Great review! I think one of the thing the show has going for it more than most other sitcoms is how distinctive each of the characters is. Over the course of the first season, every single character has proven to be funny (or evolved into being funny, in the case of Britta) on his or her own, and absolute perfection as a group unit. So I can imagine that, in the long run, that that would help enormously, even if the format has to change. I guess with a title like “Community,” too, it doesn’t necessarily have to refer to college, if they do move on to elsewhere.

    I’ve never seen a show quite like this. Other shows have done meta jokes and movie parodies. “Community”‘s are so good, they’re sometimes just as good or better than what they’re satirizing. The paintball episode wasn’t only hilarious but the best action film in the last 10 years. Other things: Annie is amazing, I so agree. Whenever I see her, I think of Jeff’s amazing Little Mermaid line from last season. Oh, and one thing about Senor Chang. While I agree that him being in the group could be odd, if they actually do continue to play him as Gollum for a few episodes, that could be an interesting dynamic, him pretending to be a friend and then turning on them at some point.

    • therebelprince said

      I like your thinking! I can imagine a million wonderful things the show could do with that (Shirley getting suspicious and being stuck in one of those “no one will believe me” storylines; Troy being too trusting and ultimately used as a patsy for Chang’s crimes, etc.)

      You’re so right: I’m ecstatic that this show is getting the recognition it deserves, because it’s possibly the most original sitcom in many a year.

  2. Bryan said

    I seem to recall hearing somewhere that Professor Ian Duncan (John Oliver) will take over teaching Anthropology… which I hope is true if it means we’ll see more of him this season.

  3. thesecretliberal said

    “when millions of people suddenly find themselves sporting huge, dopey grins.” This whole review was spot on, but especially that. I was just too happy to have the gang back

  4. Wade said

    A trashy show for fatuous minds. Thanks for licking Harmon’s sack, though. I’m sure he enjoyed it.

    • therebelprince said

      Hi Wade, thanks for giving us a dissenting opinion. I’d be very interested to hear your further thoughts on this! I certainly was only sometimes amused in the early episodes, but thought that the show really found its feet, and someone who loves the kind of post-modern self-referential stuff, it’s nice to see a sitcom that is willing to admit how closed the walls of most network TV are.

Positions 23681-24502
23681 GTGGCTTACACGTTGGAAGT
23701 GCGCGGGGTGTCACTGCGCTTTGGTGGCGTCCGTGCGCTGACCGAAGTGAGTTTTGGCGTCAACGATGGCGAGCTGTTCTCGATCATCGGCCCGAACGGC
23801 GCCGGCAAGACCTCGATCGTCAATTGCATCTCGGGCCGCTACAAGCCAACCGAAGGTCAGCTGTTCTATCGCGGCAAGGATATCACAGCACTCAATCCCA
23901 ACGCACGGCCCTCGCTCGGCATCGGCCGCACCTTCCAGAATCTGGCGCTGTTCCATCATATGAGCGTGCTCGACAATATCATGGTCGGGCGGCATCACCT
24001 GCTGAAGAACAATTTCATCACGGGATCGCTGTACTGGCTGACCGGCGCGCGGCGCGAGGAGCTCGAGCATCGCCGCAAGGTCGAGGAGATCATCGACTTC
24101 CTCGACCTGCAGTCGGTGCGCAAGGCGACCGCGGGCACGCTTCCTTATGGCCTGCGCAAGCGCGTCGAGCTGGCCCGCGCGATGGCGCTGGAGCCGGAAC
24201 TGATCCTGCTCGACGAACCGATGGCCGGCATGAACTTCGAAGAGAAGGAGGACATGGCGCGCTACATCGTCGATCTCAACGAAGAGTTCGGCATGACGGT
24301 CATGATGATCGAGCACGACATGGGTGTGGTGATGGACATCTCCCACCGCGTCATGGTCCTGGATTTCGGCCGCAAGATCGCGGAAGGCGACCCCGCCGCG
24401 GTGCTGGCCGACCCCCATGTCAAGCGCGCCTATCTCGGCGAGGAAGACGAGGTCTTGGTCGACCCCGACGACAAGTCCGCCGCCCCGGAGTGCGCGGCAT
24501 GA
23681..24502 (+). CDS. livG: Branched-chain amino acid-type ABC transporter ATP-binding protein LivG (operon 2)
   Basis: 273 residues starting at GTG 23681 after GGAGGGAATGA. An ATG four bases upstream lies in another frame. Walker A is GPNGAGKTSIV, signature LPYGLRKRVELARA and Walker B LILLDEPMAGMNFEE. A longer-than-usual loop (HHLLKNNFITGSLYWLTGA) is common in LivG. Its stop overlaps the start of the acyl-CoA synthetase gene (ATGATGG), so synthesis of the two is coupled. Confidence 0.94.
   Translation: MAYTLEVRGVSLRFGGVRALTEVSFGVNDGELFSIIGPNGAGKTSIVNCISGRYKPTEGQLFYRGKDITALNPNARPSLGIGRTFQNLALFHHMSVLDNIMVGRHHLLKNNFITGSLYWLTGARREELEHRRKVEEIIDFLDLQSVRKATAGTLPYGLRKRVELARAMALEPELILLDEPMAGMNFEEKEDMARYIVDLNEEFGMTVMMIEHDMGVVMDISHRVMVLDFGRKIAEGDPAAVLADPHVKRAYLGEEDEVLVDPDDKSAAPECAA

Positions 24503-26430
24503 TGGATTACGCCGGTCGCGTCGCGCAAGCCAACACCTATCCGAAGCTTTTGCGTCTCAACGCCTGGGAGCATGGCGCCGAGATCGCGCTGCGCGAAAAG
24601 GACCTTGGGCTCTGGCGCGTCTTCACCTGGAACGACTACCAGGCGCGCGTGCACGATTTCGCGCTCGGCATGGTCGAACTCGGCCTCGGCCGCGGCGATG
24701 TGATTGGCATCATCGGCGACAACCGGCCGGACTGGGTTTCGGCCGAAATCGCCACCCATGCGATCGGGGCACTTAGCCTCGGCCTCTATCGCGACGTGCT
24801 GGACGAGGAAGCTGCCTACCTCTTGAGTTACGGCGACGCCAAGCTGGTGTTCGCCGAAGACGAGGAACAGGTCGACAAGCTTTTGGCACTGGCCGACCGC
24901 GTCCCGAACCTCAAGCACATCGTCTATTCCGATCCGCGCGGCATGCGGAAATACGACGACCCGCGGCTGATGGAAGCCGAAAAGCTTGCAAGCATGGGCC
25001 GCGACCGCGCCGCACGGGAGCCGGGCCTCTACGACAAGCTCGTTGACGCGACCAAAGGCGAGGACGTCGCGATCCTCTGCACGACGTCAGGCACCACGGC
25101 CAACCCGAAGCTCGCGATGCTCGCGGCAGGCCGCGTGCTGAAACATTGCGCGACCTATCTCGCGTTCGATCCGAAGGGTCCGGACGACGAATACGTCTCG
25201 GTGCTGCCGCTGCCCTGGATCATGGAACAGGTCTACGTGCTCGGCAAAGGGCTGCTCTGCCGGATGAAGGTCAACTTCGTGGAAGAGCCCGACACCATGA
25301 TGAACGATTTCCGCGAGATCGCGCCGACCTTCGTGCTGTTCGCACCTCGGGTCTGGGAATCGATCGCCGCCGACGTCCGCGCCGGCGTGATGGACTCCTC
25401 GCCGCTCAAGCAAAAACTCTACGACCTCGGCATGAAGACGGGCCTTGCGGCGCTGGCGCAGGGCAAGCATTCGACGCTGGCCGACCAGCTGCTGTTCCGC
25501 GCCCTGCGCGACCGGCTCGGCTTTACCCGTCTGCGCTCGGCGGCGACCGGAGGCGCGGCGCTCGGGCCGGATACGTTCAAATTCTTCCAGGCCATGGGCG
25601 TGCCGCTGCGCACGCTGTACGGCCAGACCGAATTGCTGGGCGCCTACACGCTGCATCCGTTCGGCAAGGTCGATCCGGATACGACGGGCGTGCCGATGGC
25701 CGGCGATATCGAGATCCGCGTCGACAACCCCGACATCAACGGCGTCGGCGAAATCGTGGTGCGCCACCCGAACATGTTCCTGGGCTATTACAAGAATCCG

More to the point, I’d love to hear some comedy recommendations from you! Assumedly there aren’t many (if any) network comedies you’d like if you don’t like this one?

      Cheers mate.

  5. […] who may have been a fired Community extra (or the creator of My Generation) posted a comment on my review of the premiere claiming that my allegedly sycophantic review was doing a disservice to the objective analysis of […]

  6. TotalWierdo97 said

    Hey,

    Totally agree re: Betty White. Everything she’s been on (yes, even SNL!) has been underwritten, since they knew she’d get the laughs. Same thing happens with Elaine Stritch on ’30 Rock’ and with Jim Parsons on ‘Big Bang Theory’ every. freaking. week. This was a really poor use of her. How sad that Ian Duncan Oliver has been funnier with two lines each week since, then Betty White was for an entire episode.

Leave a Reply

Fill in your details below or click an icon to log in:

WordPress.com Logo

You are commenting using your WordPress.com account. Log Out / Change )

Twitter picture

You are commenting using your Twitter account. Log Out / Change )

Facebook photo

You are commenting using your Facebook account. Log Out / Change )

Google+ photo

You are commenting using your Google+ account. Log Out / Change )

Connecting to %s

 
%d bloggers like this: